From single rotor engines work progressed to double rotors and more, Toyo Kogyo and Mercedes eventually getting as far as four rotors experimentally. NSU's great landmark was the launch of the twin—rotor Ro80 in 1967. For the first time in Europe there was a new car designed around the Wankel engine, the compact size of the power unit allowing a low aerodynamic nose and front-wheel drive. To compensate for the still-evident deficiency in bottom—end torque, a semi—automatic transmission was employed, with manual shifting and a torque convertor. The Ro80 engine had exactly the same internal dimensions as the Spider unit, two rotors being ganged together in series.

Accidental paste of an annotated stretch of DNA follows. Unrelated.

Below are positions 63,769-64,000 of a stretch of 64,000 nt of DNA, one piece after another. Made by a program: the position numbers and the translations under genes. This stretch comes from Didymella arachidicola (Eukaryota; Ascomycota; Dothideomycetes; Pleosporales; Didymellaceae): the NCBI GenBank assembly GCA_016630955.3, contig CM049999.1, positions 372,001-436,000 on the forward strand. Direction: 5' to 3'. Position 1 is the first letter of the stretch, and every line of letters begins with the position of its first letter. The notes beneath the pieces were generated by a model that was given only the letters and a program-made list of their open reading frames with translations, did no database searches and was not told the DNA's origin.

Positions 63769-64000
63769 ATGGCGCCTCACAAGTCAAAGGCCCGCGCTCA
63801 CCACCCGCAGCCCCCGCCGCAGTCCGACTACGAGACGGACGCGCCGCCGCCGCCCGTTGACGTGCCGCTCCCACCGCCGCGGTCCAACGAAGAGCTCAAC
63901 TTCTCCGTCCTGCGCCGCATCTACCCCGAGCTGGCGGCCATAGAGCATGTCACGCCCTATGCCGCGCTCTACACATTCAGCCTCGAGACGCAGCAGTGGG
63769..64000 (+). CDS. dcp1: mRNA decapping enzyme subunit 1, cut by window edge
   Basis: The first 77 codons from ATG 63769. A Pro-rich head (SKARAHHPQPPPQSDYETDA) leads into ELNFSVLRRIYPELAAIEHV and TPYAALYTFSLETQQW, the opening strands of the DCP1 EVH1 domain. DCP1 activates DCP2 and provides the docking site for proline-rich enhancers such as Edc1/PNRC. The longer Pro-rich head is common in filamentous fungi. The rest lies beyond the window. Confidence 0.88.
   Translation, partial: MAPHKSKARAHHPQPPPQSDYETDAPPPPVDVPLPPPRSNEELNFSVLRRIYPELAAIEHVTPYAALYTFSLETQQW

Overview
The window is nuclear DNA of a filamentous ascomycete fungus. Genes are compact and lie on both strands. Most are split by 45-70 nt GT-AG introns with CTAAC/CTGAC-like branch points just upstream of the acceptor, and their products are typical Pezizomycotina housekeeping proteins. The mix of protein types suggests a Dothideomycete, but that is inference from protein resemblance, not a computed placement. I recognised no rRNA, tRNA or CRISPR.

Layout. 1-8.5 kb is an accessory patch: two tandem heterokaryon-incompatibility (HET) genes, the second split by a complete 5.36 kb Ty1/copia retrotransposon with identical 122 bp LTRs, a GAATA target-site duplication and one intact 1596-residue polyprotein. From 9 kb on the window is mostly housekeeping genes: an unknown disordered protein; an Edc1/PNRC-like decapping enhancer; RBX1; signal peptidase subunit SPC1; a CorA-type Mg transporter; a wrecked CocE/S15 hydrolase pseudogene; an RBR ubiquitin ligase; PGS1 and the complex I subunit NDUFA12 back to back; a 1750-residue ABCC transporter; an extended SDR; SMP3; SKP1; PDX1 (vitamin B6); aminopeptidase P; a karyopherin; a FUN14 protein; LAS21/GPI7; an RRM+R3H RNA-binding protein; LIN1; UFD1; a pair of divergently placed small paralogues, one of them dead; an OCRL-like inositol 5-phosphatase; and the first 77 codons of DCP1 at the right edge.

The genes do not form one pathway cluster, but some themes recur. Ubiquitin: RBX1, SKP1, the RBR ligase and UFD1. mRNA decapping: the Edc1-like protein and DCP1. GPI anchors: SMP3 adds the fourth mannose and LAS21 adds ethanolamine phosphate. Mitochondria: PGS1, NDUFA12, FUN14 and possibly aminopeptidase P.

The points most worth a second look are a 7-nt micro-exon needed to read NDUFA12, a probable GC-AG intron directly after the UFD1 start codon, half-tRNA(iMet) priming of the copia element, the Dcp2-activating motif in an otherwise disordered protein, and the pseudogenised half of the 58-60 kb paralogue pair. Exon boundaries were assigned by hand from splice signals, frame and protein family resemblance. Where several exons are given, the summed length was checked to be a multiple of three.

As early as 1964, Citroen, who have never been afraid of complication or advanced engineering, established an association with NSU, the aims being to develop a joint rotary-engined car. There can be little doubt that some of the Citroen thoughts on passenger car layout went into the Ro80.
In 1967 Comotor was established in Luxembourg as the Compagnie Europeenne de Construction Automobile, with objectives more specifically towards the manufacturing and marketing of rotary engines. Two years later a large factory site was acquired in the Saar and in June this year the first phase was opened with an initial work force of 200 and an output of 30 engines per day. Eventually the plant will be four times its present size and capable of producing between 5,000 and 6,000 engines per day.